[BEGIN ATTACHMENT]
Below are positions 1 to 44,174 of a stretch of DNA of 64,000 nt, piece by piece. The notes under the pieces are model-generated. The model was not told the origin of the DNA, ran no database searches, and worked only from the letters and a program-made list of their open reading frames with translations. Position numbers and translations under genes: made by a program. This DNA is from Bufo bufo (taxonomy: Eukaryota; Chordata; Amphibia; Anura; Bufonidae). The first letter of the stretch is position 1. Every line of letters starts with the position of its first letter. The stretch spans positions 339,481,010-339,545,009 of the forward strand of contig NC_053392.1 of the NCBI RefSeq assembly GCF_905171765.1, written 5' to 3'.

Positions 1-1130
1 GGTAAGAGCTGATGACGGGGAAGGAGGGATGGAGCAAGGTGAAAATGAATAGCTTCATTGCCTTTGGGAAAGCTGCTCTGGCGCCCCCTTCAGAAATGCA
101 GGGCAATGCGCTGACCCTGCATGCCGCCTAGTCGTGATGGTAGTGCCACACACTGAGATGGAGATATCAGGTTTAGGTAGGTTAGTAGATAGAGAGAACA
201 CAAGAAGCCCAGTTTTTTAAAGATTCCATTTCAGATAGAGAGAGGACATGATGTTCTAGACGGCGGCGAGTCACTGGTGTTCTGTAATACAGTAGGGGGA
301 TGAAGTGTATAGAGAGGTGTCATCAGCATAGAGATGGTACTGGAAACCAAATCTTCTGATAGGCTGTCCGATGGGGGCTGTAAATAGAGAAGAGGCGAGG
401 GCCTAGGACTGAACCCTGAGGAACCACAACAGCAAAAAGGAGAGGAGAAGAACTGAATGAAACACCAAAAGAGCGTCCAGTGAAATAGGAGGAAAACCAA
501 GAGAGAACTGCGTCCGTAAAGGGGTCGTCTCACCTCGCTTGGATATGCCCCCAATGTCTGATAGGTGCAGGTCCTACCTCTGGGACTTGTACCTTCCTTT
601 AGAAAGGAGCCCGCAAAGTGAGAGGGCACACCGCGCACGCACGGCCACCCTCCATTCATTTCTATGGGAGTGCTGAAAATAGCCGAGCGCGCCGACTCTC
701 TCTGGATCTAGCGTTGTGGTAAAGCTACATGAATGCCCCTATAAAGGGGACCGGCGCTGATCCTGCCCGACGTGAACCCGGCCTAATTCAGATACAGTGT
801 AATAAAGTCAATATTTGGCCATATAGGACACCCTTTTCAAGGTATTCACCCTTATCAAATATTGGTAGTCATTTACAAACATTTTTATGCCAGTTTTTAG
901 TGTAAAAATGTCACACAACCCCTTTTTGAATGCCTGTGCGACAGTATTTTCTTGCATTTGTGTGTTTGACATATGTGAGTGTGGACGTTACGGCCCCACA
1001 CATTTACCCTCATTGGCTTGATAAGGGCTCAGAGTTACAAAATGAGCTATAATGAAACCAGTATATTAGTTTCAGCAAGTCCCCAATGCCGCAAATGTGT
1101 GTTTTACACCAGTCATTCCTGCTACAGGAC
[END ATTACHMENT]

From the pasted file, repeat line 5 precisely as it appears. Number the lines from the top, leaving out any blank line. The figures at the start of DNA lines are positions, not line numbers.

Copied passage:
201 CAAGAAGCCCAGTTTTTTAAAGATTCCATTTCAGATAGAGAGAGGACATGATGTTCTAGACGGCGGCGAGTCACTGGTGTTCTGTAATACAGTAGGGGGA